What is wrong with getting a salary of Shs96 million?” I heard my maid asking her friend.
“I also don’t know,” answered the minister’s maid as she flipped channels on the TV.
“Don’t you people realise that is too much money?” I asked in surprise that these girls were not bothered at the revelation that had infuriated Members of Parliament.
“Too much for what?” asked the minister’s maid. “What is the maximum salary set by Parliament and has it been exceeded by State House staff?”
That caught me a bit off guard as I tried to recall if there is a salary ceiling in Uganda’s Public Service. I have heard talk of a minimum wage but could not recall if a maximum wage has been set.
“I thought workers have been crying for a minimum wage for ages and the MPs have not considered their cries worth answering,” the minister’s maid went on seeing that I had not answered. Every time people talk of the MPs’ Shs20 million salary they say it is not even enough to meet their demands. So how do they know the Shs96 million is enough for the the State House staff?”
“What is the difference between Shs96million and Shs20 million?” my maid asked. I did not rush to answer for I feared there could be a catch in the question.
“What have you people been drinking?” I asked as I sniffed their teacups. “How can you not find it strange that someone gets Shs90 million a month?”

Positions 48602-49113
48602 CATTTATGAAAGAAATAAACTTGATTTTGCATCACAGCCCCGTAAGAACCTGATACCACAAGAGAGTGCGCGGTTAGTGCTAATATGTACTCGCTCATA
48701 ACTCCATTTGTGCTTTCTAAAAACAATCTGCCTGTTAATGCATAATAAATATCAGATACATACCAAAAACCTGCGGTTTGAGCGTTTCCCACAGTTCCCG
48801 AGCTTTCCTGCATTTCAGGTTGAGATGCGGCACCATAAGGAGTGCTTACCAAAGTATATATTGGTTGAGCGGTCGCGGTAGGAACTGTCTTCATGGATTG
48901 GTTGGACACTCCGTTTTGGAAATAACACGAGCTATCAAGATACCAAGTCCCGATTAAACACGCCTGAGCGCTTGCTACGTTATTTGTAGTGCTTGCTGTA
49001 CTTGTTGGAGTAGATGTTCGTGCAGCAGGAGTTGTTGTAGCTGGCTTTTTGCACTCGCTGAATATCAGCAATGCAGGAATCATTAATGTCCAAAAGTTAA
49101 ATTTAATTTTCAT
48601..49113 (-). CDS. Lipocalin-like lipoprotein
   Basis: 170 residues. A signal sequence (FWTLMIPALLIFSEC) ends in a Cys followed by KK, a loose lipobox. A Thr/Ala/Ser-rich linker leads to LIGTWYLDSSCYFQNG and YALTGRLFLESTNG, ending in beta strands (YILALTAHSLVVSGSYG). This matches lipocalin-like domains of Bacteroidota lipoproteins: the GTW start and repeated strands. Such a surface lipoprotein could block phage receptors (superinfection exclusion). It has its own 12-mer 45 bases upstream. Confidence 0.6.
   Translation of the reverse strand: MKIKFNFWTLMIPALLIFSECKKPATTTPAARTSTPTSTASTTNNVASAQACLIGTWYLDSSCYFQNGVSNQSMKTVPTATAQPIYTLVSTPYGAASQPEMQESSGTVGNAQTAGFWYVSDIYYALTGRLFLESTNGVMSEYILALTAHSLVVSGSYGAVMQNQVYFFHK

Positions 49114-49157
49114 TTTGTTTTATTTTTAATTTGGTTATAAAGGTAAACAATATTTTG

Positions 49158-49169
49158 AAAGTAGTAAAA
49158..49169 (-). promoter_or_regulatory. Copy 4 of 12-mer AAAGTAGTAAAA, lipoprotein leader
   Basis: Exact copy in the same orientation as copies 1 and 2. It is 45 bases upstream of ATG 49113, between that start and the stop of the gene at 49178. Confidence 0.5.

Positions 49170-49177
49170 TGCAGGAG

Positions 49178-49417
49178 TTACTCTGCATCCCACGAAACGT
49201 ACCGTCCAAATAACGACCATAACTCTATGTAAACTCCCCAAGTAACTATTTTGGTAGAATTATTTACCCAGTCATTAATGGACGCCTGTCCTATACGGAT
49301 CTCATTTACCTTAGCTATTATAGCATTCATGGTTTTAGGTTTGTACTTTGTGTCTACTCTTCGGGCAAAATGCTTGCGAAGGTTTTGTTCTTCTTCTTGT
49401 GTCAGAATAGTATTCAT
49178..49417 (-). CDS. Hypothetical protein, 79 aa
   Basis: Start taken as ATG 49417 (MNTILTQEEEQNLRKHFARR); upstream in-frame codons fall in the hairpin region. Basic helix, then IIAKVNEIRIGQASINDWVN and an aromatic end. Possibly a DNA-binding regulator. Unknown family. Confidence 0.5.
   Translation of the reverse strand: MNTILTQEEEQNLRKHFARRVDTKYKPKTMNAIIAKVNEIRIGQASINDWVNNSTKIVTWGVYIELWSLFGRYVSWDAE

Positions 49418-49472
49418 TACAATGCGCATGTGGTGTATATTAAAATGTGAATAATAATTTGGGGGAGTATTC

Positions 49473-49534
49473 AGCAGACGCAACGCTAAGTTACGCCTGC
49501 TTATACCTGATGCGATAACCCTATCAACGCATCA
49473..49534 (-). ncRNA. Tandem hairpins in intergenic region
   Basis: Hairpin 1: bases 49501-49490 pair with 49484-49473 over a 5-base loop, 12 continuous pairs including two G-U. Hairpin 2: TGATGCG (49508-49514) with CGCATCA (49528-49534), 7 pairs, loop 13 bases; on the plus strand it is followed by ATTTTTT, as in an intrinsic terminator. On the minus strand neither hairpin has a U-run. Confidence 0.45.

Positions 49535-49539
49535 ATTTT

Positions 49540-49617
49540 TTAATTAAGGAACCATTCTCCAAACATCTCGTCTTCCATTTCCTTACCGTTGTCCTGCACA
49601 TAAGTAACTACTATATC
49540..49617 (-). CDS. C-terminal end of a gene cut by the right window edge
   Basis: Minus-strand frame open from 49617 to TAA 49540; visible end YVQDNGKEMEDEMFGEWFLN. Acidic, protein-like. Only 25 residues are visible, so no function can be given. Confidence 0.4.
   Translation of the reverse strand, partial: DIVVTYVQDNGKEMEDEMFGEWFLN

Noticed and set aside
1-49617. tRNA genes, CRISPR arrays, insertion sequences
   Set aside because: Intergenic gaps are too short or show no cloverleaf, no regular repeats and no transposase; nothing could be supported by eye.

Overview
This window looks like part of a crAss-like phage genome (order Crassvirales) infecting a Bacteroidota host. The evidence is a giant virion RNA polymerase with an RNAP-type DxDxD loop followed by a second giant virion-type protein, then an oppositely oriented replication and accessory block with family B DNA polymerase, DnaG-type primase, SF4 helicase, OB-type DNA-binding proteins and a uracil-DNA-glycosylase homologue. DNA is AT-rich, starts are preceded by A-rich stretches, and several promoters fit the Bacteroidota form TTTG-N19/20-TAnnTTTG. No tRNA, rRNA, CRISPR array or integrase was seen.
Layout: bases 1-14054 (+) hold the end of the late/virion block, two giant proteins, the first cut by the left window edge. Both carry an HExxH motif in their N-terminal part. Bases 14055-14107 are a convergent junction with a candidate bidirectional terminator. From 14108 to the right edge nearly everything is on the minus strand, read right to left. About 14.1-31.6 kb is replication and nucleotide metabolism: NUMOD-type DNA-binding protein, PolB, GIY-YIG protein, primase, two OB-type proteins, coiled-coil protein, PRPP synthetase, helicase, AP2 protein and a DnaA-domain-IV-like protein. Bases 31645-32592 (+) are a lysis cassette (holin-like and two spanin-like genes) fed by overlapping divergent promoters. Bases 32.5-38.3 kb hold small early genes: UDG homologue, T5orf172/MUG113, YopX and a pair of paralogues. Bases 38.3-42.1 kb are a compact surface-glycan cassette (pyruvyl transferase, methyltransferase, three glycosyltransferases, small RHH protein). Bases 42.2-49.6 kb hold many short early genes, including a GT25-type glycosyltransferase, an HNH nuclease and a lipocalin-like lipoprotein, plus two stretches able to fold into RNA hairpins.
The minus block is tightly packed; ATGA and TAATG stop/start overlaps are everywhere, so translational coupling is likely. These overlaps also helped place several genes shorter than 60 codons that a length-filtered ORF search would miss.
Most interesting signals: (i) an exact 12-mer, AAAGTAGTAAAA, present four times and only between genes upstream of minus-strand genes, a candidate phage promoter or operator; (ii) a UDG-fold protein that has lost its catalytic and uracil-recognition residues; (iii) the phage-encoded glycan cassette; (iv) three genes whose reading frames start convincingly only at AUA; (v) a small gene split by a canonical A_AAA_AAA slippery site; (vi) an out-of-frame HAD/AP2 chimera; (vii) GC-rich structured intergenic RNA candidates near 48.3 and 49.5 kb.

“Why should I care when a person getting Shs20million quarrels with one getting Shs90 million?” asked my maid. “The MPs always say it is their right to fix their salaries. That is why my boss and all his cabinet colleagues opt for the MP salary instead of the ministerial salary of about Shs3 million. The policemen who guard us need to work for 100 years to earn what an MP earns in one month...”
“Stop exaggerating,” I snapped at her. “A policeman needs to work only for six and a half years to get what an MP gets in a month.”
“Only six and a half years,” echoed the minister’s maid. “And I presume he needs to work for only 30years to get what the top State House aide gets in a month. So you expect us who earn less than policemen and teachers to share the MPs’ anger?”
“The MPs are angry on your behalf,” I argued.
“Are you sure?” my maid screamed. “Where have they been all the time that we have been crying about a minimum wage? Is it not more urgent to deal with the minimum wage than a maximum wage?”
“And is it not the same MPs who pass the State House budget year in year out?” asked the minister’s maid. “If the State House people ask for a budget and it is given, it is them who know how they need to spend it, just like the MPs decide that they each need no less than Shs20 million a month. Tebatukooya!”
“They are annoyed that there are people earning more than them,” concluded my maid. “They thought they are the top earners in Uganda now that someone beats them, they are jealous. Wamma tebatukooya.”
“But they spend the money on voters’ funerals and wedding meetings,” I tried to defend the MPs.
“If that is what they understand the role of an MP to be then let them enjoy their frustration with State House salaries alone and don’t involve us,” said the minister’s maid as she moved to the kitchen to fix herself another tea. “Tebatukooya